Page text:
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Abdulnasser Gharem doesn't have the background you might expect for a successful artist – let alone one famous for edgy work from Saudi Arabia. He was once a lieutenant colonel in the Saudi army. He went to high school with two of the 9/11 hijackers.

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There was a time when it felt like Keurig coffee pods were going to take over the world — or at least encircle it.

But now sales are on the decline, down some $60 million from last year.

The company has faced criticism because the individual coffee pods are not kind to the environment. But Venessa Wong with BuzzFeed says that's not the only factor that's contributed to the decline in sales.

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Do Political TV Ads Still Work?

4 minutes ago
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This Week In Sports: Super Bowl Talk

4 minutes ago
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U.S. To Amp Up NATO Presence Against Russia

4 minutes ago
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Adnan Syed Hearing Wrap-up

4 minutes ago
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Nearly six years after its enactment, the Affordable Care Act remains a hot issue in the presidential race – in both parties.

"Our health care is a horror show," said GOP candidate Donald Trump at the Republican debate in South Carolina in December. Texas Sen. Ted Cruz, winner of the Iowa caucuses, said at the debate in Des Moines that the health law has been "a disaster," adding it's "the biggest job-killer in our country."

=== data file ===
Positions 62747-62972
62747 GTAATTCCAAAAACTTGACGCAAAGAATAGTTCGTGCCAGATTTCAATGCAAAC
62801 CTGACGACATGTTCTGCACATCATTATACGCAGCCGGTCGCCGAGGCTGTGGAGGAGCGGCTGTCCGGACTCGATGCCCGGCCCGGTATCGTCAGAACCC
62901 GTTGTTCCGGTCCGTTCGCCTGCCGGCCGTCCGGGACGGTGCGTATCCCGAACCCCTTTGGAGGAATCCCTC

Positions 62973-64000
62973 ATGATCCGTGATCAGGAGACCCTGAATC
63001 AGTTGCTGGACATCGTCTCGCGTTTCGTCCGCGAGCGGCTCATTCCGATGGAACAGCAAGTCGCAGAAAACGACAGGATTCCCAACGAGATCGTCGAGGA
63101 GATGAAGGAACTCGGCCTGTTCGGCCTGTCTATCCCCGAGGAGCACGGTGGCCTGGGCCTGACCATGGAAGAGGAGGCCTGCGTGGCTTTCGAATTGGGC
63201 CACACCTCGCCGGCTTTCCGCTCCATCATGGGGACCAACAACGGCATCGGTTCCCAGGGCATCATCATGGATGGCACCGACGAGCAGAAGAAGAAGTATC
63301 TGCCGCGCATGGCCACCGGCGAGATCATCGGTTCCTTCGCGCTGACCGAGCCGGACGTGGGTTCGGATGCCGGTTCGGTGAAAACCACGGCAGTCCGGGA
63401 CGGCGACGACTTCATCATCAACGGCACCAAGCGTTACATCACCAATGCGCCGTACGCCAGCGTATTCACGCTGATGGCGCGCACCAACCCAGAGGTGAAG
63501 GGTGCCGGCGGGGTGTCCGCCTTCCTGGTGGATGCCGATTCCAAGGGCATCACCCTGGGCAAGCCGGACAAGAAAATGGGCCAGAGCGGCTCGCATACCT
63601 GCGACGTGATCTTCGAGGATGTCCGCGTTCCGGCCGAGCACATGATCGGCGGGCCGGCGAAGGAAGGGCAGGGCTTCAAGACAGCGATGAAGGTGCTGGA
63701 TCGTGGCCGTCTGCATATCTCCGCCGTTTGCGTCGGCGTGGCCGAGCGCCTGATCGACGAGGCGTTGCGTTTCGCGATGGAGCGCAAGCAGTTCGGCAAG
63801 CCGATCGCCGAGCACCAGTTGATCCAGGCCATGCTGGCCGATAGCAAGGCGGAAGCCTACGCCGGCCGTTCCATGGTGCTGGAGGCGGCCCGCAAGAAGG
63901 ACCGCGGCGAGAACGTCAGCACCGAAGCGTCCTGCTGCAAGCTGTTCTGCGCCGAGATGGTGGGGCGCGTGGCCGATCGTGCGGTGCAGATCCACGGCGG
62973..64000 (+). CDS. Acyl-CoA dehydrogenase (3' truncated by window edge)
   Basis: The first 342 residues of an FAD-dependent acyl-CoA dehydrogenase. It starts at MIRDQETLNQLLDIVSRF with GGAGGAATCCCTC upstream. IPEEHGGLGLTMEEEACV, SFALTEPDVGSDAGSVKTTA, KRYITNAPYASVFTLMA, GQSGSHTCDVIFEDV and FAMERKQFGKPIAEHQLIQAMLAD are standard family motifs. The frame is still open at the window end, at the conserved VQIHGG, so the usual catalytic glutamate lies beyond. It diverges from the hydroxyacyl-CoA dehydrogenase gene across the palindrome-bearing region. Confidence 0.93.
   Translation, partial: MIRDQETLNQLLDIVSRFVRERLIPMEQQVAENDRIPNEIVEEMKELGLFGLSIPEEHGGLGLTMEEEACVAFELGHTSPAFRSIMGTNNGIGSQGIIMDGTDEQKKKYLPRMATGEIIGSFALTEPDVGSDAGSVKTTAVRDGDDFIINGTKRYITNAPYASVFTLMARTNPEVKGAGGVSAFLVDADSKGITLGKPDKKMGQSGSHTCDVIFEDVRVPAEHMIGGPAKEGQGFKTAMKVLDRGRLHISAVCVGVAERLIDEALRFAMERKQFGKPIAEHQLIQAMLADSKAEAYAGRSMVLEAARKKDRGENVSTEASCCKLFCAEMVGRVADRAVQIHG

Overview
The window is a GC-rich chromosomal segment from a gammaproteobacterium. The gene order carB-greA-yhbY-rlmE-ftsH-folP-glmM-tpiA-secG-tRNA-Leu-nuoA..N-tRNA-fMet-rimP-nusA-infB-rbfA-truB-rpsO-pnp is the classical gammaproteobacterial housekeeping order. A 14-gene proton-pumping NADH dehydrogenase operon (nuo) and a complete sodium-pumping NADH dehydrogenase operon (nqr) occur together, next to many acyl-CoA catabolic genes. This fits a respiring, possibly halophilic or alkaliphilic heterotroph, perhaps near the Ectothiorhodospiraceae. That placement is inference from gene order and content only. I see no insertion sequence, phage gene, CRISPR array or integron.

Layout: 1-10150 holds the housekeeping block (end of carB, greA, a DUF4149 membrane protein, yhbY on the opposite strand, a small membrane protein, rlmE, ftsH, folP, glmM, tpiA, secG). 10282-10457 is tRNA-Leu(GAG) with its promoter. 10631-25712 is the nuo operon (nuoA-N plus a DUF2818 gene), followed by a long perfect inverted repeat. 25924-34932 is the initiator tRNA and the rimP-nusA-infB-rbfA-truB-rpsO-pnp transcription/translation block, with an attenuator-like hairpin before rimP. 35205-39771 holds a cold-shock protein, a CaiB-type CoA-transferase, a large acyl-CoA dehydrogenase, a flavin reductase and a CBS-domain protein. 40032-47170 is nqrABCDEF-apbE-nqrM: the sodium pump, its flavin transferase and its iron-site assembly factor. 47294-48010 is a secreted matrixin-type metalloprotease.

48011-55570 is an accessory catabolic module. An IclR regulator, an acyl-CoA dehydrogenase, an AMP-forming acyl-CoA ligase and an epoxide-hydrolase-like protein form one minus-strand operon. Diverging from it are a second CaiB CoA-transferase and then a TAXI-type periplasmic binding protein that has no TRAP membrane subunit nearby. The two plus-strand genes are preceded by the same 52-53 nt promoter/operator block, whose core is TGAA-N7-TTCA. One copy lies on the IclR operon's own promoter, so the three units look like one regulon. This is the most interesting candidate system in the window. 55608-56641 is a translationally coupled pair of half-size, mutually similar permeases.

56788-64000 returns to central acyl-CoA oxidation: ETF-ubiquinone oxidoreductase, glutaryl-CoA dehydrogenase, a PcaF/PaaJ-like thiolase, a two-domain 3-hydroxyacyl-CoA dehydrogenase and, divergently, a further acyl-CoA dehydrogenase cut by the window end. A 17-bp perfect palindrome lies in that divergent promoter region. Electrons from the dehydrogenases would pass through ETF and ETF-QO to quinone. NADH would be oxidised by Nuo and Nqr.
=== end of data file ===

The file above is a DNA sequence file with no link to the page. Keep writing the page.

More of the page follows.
You could think of this week's meme as the Rorschach test of the Democratic base. Depending on who you ask, it's either light-hearted and fun, or a symbol of gender bias and discrimination.

In its ongoing effort to combat violent extremism, Twitter announced Friday that it has suspended more than 125,000 accounts since mid-2015 because of what it called their connections to terrorist or extremist groups, primarily ISIS.

NPR's Aarti Shahani reports that the company says there is no "magic algorithm" to identify terrorist content on the Internet, so it is forced to make challenging judgment calls based on "very limited information and guidance."

A major natural gas storage well in Southern California is still leaking, though less so than back in late October, when the giant gas leak was first reported. More than 5,000 families and two schools have been relocated since then, and the local utility that operates the facility is now facing several legal actions.

With the Iowa caucuses in the books, the focus of the political world has shifted to the first-in-the-nation-primary state, New Hampshire. New Hampshire voters, with their contrarian reputation, head to the polls Tuesday. Expect the unexpected.

Here are five things to know about how it all works:

1. Voting is straightforward

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KELLY MCEVERS, HOST:

News services say at least seven people, including a baby and a 40-year-old man, have been killed in an earthquake in Taiwan.

A magnitude 6.4 quake shook the southern city of Tainan just before 4 a.m. local time Saturday. The shallow quake caused severe damage to several large structures, including one residential building where authorities say hundreds live.